Don't get me wrong, this is the type of year I love - It's full of challenge, and it rewards those who make the tough decisions and who decide to put in extra effort to coax delicate Pinot Noir clusters to ripeness.  We're all talking to each other and nervously commenting "This vintage will be made in October", but we're all farmers.  We'd show an unimaginable degree of hubris if we weren't worried about something.  Five years from now, we'll hopefully all look back with much more machismo on how we stood up to the coldest vintage in Oregon since 1976....

In the mean time, check out photos of the vineyards below.  The upside of the cool, even weather is canopies that are dark emerald green and operating at maximum photosynthetic capacity.  We could end up being surprised - All it'll take is a few above-average weeks in Sep, and we'll pull in harvest by a week...which is all we really need.

Shea Vineyard snapshot:

Perfect weather during flowering led to a perfect fruit set.  All the clusters are big, tight, and heavy.

Estimates this week were that we had ~ 5.5 tons per acre, even after our 25% crop reduction earlier in the month.  We're moving forward with a 40% reduction in clusters this week!  Even in a warmer year, we can truly ripen maybe 2.75 tons per acre from Shea (physiologically & phenolically).  If we leave the 5.5 tpa on the vines now, we'll end up with a lot of fruit, but it won't lead to complex interesting wines.  So, even though we're paying by the acre, on the ground it goes.

Walnut Hill snapshot:

The vineyard we're leasing on Walnut Hill is managed by Stiring Fox and his crew at Stirling Wine Grapes.  At this site, the set wasn't quite as perfect (see variation in berry size below), but there's still plenty of fruit.

Here, we're taking a bit more of a manicure approach to thinning.  We'll be reducing the number of clusters on the very heavy-set vines mostly by cleaning up "crowded" areas where clusters are bound together or overlapping and by eliminating all of the wings.  Again here, we'll come back in 2-3 weeks and drop the clusters that are lagging as we hit veraison and things color up.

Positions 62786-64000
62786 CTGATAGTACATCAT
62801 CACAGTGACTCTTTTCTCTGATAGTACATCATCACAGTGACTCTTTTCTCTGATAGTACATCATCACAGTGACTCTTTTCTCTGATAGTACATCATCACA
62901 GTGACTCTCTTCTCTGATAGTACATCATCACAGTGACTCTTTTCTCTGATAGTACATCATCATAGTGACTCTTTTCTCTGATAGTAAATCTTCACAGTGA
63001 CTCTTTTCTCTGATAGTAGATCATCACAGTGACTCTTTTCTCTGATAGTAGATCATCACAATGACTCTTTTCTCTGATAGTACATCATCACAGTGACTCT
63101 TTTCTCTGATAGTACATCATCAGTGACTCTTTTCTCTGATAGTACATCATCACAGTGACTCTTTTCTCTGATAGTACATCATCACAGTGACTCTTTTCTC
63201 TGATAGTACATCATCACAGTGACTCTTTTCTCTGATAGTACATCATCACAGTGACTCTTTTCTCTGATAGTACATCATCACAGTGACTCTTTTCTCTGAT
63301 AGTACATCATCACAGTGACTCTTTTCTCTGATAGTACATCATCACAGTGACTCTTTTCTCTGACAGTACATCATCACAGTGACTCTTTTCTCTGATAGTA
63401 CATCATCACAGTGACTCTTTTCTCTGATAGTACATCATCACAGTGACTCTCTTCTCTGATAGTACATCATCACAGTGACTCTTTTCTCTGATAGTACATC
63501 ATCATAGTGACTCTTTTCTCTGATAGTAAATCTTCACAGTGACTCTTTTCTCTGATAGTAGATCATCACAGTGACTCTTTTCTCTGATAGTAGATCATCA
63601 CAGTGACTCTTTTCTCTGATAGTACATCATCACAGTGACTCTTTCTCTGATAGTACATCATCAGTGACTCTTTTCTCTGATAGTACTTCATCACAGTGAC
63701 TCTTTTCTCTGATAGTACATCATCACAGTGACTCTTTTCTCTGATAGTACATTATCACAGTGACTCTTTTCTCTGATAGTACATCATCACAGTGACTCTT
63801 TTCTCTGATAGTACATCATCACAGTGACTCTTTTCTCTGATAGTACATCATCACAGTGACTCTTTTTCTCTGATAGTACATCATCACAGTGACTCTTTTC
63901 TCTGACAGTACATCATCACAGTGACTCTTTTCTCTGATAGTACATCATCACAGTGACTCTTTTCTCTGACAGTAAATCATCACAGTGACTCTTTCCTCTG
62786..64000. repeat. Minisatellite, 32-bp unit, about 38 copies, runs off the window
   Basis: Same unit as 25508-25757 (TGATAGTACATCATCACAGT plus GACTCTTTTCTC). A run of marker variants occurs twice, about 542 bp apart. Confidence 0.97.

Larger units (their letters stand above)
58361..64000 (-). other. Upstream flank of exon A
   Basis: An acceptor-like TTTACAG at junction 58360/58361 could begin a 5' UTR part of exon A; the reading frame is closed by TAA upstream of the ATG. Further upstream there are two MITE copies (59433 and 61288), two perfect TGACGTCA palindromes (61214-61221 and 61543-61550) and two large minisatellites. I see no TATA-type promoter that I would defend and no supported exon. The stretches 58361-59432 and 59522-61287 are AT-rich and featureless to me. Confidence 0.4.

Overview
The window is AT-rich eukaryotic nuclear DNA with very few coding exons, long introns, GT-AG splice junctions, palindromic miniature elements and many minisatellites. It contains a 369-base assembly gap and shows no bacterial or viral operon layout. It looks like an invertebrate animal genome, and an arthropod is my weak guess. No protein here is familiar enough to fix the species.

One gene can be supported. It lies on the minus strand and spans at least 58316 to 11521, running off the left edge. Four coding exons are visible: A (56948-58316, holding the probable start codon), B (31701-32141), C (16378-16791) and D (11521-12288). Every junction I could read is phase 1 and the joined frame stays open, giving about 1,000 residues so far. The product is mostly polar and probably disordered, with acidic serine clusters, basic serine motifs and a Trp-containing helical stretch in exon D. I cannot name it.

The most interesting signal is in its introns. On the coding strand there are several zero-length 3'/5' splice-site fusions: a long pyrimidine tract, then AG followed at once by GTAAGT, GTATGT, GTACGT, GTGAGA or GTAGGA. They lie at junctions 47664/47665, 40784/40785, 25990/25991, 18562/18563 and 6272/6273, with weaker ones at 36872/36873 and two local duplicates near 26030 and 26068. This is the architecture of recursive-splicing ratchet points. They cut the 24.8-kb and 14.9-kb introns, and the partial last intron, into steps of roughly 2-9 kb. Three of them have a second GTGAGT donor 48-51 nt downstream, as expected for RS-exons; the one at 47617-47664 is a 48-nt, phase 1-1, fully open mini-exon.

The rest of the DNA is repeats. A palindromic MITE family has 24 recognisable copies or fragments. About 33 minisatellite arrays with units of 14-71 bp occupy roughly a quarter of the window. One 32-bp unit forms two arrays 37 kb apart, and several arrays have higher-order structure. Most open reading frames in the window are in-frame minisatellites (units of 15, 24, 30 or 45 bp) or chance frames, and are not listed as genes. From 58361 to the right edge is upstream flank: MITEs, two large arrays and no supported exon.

Thursday, July 14, 2011

Growing season catching up, lifting spirits

The warm weather we've been enjoying over the last couple weeks is taking a bit of a hiatus today, but the vineyards are catching up very quickly from where we were just a month ago.  My own personal barometer in Portland is my tomato garden. I now have little Sun Golds ripening away - This is a couple of weeks earlier than 2010!

I was up in Cherry Grove Vineyard last night, and the progress there has been phenomenal.  Third catch wires are all up, and the vineyard is ready for the first hedging pass.  More importantly, bloom happened very quickly - Bob Van Steenberg told me that Cherry Grove went from 5% to full bloom within just a couple of days last week.  This is great news, as it means we've made up another few days of the schedule. 

Even if we have the rather luke-warm summer a la 2010, we still will start harvesting Pinot Noir by Oct 20th or so.  If we get the even warmer weather that's currently in the medium-range forecast, we'll be back to a mid-Oct start.

Don't get me wrong here.  I'm happy for the cool growing season and late fall.  Athena and I have been tasting through our 2010 wines in barrel ahead of summer racking.  We're finding a wonderful range of ripe flavors on a light frame with brightness and length.  These wines are the poster children for cool climate Pinot Noir - It's why we're here!   My heart, however, loves the bit more certainty that we won't start picking in November this year.